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3 Cuban Refugees Act as Mediators at Prison : Men Joining Effort to Break Stalemate at Atlanta Facility

November 27, 1987|DOUGLAS JEHL and DAVID LAUTER | Times Staff Writers

ATLANTA — Struggling to break a four-day impasse, federal officials permitted three prominent Cuban refugees to act as mediators Thursday in negotiations with rioting prisoners holding 94 hostages at the Atlanta Federal Penitentiary.

Millionaire emigre businessman Jorge Mas Canosa, poet-writer Armando Valladares and former political prisoner Roberto Martin Perez entered the prison to meet with three of the inmate leaders Thursday evening.

"These people were desired by the (prisoners)," Justice Department spokesman Tom Stewart said. "They do not represent our views, speak for us or represent us in any way."

But both Mas and Valladares have close ties to the Reagan Administration. Mas, 48, a veteran of the Bay of Pigs invasion, is founder of a powerful anti-Castro lobbying group, the Cuban-American National Foundation.

Backs Radio Marti

He was a key proponent of Radio Marti, the U.S.-funded station that broadcasts into Cuba. He also is a major contributor in local, state and national political races.

Valladares, a political prisoner for 22 years in Cuba's worst prisons, was freed in 1982. He wrote the book "Against All Hope," an international best-seller about the tortures he and others suffered there.

Martin Perez, also a former political prisoner, was freed in May after 27 years. He has mediated prison disputes in Cuba and knows several of the detainees who have taken control of the facility in Atlanta.

As the mediators met with detainees, Weldon Kennedy, the FBI special agent in charge in Atlanta, said he believes a group of leaders was emerging from among the Cubans. "I feel much more comfortable now than we have up until this point. There appears to have been some organization going on. The prison is now being cleaned up (by the inmates), debris is being cleaned up. . . . "

The government's conciliatory approach to the prison crisis was signaled earlier Thursday, when Atty. Gen. Edwin Meese III placed telephone calls to the families of the Atlanta hostages being held in Atlanta and the 28 captives in Oakdale, La. Meese pledged that federal authorities will "not do anything that will increase their risk," because "the safety of your loved ones is our paramount goal."

"At the same time," Meese said in the calls placed from the Washington office of J. Michael Quinlan, director of the Bureau of Prisons, "we are prepared and will take necessary precautions to protect lives if any serious threat should develop.

"Nothing is more important to me as attorney general than the safe release of your family members, and every effort will be taken to make sure that this happens as soon as possible," Meese told the two groups of hostage relatives, who were being served Thanksgiving meals in buildings near the prisons.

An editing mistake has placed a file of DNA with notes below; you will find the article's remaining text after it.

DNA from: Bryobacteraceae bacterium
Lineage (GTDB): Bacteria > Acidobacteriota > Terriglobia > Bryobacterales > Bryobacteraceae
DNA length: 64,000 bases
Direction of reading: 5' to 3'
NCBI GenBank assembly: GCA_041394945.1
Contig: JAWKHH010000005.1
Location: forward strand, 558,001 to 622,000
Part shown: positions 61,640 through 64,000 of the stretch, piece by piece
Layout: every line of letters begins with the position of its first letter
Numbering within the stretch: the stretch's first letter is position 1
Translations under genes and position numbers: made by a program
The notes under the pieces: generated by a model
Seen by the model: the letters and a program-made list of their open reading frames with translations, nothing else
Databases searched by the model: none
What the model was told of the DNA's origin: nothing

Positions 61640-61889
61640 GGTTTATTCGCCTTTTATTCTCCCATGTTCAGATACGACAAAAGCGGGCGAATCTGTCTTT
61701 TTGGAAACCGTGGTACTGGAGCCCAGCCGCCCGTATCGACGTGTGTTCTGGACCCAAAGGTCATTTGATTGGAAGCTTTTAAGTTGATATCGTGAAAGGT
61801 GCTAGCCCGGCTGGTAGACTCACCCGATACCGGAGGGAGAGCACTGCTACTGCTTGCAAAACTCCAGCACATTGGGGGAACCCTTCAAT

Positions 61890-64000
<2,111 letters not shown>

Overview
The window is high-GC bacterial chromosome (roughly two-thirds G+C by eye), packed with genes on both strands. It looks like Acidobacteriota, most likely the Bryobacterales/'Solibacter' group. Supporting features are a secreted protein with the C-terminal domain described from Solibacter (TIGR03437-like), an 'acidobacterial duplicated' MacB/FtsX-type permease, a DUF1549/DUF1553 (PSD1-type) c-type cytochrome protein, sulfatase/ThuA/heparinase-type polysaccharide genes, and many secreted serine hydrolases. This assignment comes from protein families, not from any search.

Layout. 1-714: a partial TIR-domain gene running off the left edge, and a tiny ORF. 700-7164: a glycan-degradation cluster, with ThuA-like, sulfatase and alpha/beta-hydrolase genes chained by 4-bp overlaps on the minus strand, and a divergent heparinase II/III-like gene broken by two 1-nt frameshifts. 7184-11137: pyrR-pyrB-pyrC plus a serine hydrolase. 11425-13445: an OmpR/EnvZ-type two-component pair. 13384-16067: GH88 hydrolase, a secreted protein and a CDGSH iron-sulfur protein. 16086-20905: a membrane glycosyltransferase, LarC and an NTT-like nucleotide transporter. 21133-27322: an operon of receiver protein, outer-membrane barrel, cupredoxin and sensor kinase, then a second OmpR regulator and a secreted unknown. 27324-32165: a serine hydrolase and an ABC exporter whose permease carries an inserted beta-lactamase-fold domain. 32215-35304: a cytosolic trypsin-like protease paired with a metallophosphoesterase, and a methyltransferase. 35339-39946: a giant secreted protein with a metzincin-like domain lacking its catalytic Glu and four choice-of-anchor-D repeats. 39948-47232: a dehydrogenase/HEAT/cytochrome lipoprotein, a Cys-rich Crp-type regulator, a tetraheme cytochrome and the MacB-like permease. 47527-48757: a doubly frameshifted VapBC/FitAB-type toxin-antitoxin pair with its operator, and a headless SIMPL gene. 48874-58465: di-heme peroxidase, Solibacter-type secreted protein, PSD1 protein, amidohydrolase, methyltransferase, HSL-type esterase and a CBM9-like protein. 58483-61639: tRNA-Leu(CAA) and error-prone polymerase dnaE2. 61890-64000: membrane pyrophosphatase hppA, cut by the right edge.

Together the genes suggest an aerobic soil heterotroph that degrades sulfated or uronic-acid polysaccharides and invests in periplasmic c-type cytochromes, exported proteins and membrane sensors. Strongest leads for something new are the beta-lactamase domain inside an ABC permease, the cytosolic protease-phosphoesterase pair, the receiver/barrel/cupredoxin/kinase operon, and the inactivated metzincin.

"Communications appear to have improved at both institutions," Quinlan said at an early afternoon briefing. "Leadership is emerging at both locations, allowing progress to be made. . . . The ability of the (government's) negotiators to count on the return appearance of certain people at certain times indicates to us there are improved communications.

"Discussions at Oakdale, in particular, have become more detailed. We better understand what the detainees want at Oakdale," he added.

In Louisiana, however, Justice Department spokesman Mark Sheehan said: "I'd like to discourage any anticipation of a quick result."

Officers Eat Dinner

As families of the Oakdale hostages ate Thanksgiving dinners in a nearby church, law officers ate their turkey off Styrofoam plates in the noonday sun at the prison, and officials dampened hopes for an early end to the crisis.

With the standoff there in its sixth day, the hundreds of police, National Guardsmen, Border Patrol officers, FBI agents and emergency crews appeared to be digging in for a long stay.

The prison parking lot has become an ever-growing bivouac of trailers, tents, buses and even half a dozen full-size mobile homes that serve as barracks and makeshift command posts. Telephone lines, electric generators, water tanks and outhouses have been installed, and a mess tent serves three meals a day and endless cups of coffee.

Behind the 15-foot razor-wire fence, inmates appeared calm, taking turns patrolling the perimeter of the grounds and occasionally hoisting signs with messages for the outside world.

Banners Bear Messages

"Mr. Reagan, If You Deny Us Freedom, We Star Kill," one banner read. Other signs hanging from the gutted prison buildings took a more imploring tone, such as: "Mr. Reagan, If You Deny Us Our Freedom, You Kill Us."

Although there have been no confirmed sightings of the hostages since Monday, both Sheehan and Quinlan said they were confident the hostages are safe.

The Cubans "have kept their commitment to keep them safe to the best of our knowledge," Quinlan said.

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